Horrorfest 2022 Presents: Prey (2022, Dan Trachtenberg)

Now this is how you make a good Predator movie. Years after the first two busted onto the scene we finally got one in the franchise that was truly worthy. Dan Trachtenberg knows how to make a sequel or a franchise entry as 10 Cloverfield Lane indicated, and he gives us a movie that both acknowledges the series history while adding to it’s overall mythology. Plus the cast is fantastic, which helps a lot.

Amber Midthunder and Dakota Beavers are excellent as brother and sister Comanche who end up battling a Predator. I love that this movie had a dog that is almost as much a character as the others. This movie doesn’t skimp on the Predator gore either, and there are multiple parts that are incredibly violent in the grand Predator tradition. This franchise is very R rated, doesn’t go over the two hour mark and is not for those who can’t handle plenty of slicing and dicing.

While some other characters are just there to be cannon fodder and I don’t feel this movie is better or equal to the original, I definitely think it’s near great and very well made. I wish I could have gotten to see Prey on the big screen, and I’m glad it did well on Hulu, which is one of my favorite streaming services. I hope this leads to more period based entries in the Predator series, yet even if that doesn’t happen this fine movie still exists to be watched again and again.

Horrorfest 2020 Presents: Victor Crowley (2017, Adam Green)

This is where I admit that I haven’t seen any of the other films in the Hatchet series. I only saw Victor Crowley due to Joe Bob Briggs covering it on The Last Drive In, and I found myself liking it although it doesn’t try to reinvent the wheel. This is fine, since the movie works as a fun bottle episode fleshed out into a full length movie. Plus it has multiple famous people in the cast.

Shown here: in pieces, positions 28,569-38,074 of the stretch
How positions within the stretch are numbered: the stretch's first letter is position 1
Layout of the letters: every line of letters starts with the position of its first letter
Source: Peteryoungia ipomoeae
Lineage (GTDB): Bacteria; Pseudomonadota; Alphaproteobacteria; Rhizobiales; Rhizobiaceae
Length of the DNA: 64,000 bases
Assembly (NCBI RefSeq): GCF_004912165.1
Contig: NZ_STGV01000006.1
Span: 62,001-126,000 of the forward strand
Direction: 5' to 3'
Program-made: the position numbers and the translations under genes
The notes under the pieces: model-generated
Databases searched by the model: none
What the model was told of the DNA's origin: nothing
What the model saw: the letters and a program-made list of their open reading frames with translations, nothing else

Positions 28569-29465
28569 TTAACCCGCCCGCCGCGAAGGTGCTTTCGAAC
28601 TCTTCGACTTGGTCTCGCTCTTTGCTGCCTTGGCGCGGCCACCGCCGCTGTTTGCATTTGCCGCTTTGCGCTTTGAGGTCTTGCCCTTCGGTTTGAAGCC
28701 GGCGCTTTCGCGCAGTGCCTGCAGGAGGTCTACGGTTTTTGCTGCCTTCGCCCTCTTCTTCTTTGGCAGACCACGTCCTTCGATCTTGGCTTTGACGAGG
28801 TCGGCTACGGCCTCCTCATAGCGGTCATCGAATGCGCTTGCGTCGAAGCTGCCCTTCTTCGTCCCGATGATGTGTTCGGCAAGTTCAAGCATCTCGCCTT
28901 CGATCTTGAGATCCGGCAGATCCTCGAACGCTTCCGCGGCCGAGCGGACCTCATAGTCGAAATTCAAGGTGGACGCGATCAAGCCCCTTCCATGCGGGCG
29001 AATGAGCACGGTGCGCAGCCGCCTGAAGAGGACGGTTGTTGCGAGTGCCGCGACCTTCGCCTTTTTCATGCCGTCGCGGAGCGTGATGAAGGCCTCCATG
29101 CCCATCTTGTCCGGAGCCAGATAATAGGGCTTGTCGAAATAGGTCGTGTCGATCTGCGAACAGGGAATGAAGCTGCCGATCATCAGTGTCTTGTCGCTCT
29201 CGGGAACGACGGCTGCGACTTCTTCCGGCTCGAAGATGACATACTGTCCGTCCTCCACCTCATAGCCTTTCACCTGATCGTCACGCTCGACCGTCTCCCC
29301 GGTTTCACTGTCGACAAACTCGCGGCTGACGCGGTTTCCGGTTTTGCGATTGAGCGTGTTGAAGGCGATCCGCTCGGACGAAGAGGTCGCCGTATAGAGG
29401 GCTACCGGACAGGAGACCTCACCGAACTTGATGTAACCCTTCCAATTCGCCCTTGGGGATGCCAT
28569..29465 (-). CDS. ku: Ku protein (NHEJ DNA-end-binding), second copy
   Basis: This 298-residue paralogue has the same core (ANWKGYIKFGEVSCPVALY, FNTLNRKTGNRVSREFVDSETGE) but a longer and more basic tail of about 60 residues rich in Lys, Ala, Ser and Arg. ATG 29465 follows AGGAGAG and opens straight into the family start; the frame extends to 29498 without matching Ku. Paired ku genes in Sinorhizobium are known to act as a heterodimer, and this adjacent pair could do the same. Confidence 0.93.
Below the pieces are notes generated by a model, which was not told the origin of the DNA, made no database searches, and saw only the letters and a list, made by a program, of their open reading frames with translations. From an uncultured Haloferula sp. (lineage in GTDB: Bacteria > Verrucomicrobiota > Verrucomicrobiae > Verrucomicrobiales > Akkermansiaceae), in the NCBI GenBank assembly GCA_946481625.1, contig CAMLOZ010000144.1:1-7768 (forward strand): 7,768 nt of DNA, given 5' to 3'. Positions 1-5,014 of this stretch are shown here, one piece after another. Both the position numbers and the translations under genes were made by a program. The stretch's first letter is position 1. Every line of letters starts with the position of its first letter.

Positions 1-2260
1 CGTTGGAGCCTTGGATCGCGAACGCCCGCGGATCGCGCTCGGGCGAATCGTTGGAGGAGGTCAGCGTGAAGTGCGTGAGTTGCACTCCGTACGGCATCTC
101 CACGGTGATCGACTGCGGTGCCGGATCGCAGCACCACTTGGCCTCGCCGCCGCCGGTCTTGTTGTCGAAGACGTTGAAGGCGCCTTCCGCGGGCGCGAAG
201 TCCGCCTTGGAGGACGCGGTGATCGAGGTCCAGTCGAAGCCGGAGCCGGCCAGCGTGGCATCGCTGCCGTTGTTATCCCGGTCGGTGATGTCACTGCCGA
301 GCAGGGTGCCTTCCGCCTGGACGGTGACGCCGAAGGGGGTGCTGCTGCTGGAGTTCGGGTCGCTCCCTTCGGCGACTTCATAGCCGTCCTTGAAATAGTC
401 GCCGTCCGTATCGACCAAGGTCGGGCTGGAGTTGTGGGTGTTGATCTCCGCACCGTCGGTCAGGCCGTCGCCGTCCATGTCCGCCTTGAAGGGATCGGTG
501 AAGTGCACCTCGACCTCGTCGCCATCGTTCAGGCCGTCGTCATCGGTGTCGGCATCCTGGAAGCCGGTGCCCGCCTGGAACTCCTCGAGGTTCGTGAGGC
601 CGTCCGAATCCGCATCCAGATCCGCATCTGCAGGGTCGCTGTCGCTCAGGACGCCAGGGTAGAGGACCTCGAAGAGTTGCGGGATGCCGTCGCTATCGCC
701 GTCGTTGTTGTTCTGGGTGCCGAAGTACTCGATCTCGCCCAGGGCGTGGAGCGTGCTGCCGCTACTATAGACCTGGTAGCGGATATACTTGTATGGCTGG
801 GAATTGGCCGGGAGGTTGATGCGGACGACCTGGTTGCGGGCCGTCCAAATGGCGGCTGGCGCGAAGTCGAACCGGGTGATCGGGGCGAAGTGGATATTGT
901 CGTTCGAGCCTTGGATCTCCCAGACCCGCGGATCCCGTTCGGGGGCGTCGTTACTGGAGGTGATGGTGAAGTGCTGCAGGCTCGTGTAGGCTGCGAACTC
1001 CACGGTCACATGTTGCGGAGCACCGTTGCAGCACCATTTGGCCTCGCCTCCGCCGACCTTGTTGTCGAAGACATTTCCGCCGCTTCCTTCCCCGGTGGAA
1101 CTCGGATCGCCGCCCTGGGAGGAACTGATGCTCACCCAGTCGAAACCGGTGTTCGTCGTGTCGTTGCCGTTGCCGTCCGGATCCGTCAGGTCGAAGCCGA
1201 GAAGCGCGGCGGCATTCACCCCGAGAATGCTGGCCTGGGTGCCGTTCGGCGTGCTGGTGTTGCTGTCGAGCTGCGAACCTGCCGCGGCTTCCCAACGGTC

You have Kane Hodder as the menacing and very gruesome Crowley, legendary horror actress Felissa Rose, Brian Quinn from Impractical Jokers and indie scream queen Tiffany Shepis. The plot isn’t terribly important, just that like any slasher sequel the horror villain rises from the grave to terrorize the living once again. Oh and Dave Sheridan steals the movie as Dillion, who has more confidence than anyone should have. He was a riot.

I will try and view the rest of the series, and I think the first one was on Tubi at one point. This movie isn’t super intelligent but it does offer fun, and sometimes that is good enough. Oh and remember if you defeat the villain to not build a memorial site to him full of power tools he can use. Just saying.

Horrorfest 2018 Presents: Halloween (2018, David Gordon Green)

Michael Myers is back for another round with Laurie Strode, only this time the people in charge have decided this entry would only follow the original 1978 film. Laurie still has a family, but its one daughter (Judy Greer, who has a family of her own) and suffers from exteme PTSD. Who could blame her, considering on one night 40 years ago some psycho murdered her friends and tried to kill her. Jamie Lee Curtis does a fine job of conveying these feelings, although at times it gets lost in the made for TV spots gun firing scenes with her shooting at dummies in the backyard.

Honestly as much as I liked this film, the sequels did not set a very high standard and thus were able to be cleared rather easily. At least in this one Myers was made into a human being again, and so he was creepy in some ways, like in the original first two movies. I rather liked Andi Matichak as Laurie’s granddaughter-I think another flick could be based mostly around her, especially with how the movie ended.

Perhaps I had way too high expectations for this flick, yet I still really liked it anyways. A second viewing at home away from a nicely crowded theater would be a good idea. I did enjoy the crowd atmosphere, particularly the reaction to a character literally slitting his own throat. Since this was a hit, expect more Michael Myers in the near future: the Shape never dies as long as he makes money.

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